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Stop the pretence: the Irish were never welcoming to refugees

I am writing with regard to the articles I have read in the Irish Examiner about the plight of refugees.


In one piece, it was argued that Irish objections to the refugees coming here was a new phenomenon; that it was a sickness that we inherited from our British counterparts and did not belong in the history of Irish culture.

To be honest I don’t think there ever were good old days when no one would have had a problem with this.

For proof, try asking the next over 60-year-old you meet what they think of this issue and also ask would they think Ireland would have taken these people in the 1940s?

I can guess the answer.

There was no golden age of acceptance in Ireland and we are still struggling today to escape our backwards history, due mostly in part to the Church’s rule.

If we look back, we will, if anything, see a more racist approach to issues such as this. Some writers have even questioned why we had an objection to refugees when we have such a welcoming tourist trade running.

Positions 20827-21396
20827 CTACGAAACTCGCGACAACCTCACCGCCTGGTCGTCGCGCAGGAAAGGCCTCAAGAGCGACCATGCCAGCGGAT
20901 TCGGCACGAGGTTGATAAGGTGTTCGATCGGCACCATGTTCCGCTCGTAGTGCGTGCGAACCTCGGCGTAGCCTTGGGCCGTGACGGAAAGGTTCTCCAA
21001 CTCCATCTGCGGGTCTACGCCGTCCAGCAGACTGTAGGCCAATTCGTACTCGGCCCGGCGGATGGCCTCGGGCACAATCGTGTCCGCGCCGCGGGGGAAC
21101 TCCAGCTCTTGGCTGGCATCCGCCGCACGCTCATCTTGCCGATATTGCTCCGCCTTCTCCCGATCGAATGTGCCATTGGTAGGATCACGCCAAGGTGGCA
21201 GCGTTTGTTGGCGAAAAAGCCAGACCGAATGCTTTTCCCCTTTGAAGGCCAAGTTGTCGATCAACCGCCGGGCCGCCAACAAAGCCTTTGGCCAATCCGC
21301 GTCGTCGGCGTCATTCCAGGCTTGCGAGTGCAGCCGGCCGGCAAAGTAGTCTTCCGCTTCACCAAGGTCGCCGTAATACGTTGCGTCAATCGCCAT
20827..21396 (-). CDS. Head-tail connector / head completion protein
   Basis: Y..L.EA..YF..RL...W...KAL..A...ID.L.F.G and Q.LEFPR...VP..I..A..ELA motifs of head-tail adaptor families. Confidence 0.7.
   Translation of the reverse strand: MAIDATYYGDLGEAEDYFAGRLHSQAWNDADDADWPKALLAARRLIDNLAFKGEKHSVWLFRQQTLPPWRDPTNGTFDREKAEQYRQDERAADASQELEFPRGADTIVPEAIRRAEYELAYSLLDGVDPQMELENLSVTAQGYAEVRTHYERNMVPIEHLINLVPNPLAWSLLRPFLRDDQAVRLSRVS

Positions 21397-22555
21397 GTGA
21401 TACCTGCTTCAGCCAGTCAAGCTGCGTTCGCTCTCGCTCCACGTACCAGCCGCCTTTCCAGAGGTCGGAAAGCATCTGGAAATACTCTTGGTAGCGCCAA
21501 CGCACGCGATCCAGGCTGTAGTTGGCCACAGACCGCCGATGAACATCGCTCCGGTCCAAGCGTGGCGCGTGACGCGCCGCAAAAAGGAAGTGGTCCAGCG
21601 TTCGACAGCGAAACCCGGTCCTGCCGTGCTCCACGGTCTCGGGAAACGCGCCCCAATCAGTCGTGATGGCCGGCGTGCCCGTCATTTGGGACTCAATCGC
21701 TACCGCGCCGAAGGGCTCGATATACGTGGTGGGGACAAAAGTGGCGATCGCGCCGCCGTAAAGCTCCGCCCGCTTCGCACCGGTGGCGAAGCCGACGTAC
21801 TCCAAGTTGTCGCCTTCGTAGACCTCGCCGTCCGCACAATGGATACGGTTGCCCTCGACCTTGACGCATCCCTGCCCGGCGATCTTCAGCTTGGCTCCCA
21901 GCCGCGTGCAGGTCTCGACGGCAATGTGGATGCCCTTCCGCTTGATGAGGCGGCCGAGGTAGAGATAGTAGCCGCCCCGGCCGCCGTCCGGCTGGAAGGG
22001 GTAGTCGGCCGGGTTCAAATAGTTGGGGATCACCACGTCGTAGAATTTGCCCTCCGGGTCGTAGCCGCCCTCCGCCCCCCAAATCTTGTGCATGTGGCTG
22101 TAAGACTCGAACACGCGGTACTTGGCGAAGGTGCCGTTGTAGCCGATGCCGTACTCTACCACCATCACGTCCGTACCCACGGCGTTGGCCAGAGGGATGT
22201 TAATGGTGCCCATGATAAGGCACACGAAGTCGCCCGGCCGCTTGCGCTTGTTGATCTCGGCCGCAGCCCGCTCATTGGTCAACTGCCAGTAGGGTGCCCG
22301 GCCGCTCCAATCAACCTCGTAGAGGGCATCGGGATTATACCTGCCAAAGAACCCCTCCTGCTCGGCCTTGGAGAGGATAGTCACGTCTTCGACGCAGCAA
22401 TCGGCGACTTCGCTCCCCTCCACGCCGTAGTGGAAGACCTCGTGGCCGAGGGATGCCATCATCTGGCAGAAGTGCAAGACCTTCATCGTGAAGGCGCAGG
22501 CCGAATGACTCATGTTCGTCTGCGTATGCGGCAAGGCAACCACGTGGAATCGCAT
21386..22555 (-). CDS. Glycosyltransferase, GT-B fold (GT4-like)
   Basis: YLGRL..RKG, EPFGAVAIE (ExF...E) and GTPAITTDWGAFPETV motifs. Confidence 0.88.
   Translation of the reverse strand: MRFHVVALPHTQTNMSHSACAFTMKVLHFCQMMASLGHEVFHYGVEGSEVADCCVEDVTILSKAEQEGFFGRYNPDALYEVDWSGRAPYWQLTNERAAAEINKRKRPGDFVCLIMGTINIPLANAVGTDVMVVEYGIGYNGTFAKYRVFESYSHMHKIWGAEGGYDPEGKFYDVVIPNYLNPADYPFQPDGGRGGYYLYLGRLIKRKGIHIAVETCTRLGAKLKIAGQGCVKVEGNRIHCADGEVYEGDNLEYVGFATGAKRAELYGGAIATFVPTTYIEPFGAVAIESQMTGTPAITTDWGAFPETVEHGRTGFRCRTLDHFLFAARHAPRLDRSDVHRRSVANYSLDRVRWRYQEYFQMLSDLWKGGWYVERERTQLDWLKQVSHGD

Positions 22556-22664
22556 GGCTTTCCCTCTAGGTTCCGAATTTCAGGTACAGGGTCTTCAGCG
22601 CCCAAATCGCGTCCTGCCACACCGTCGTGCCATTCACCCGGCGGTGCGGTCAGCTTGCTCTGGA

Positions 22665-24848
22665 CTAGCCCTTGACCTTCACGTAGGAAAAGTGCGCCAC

Now taking in refugees from a foreign country and receiving millions of euro every year in a booming tourist trade are two very different things with absolutely no correlation. It has no relevance to this issue.

To be frank, I believe that not accepting the refugees is human nature to us. Caring for our own and putting ourselves in front of others is human nature. It’s animalistic and bred into our mentality.

Racism as a whole is animalistic behaviour: sticking with your own pack or not trusting others.

Another example of an animalistic response would be lashing out when you feel upset or not doing something if you don’t feel like it. Animalistic responses have no room in modern society.

Of course it is easy to say that people at home are struggling to make ends meet, but they are not facing certain death.

How many Irish people have gotten so desperate that they had to go to sea not knowing their fate?

These refugees did not want to come here just like people here don’t want to receive them. But as I said before this is an impulse reaction, we have to rise above this.

We can’t look back towards a Golden Age of acceptance because that didn’t exist. We have to look forward and build an age of acceptance and charity where we fight off our baser human instincts.

Arann Blake

Silverheights Drive




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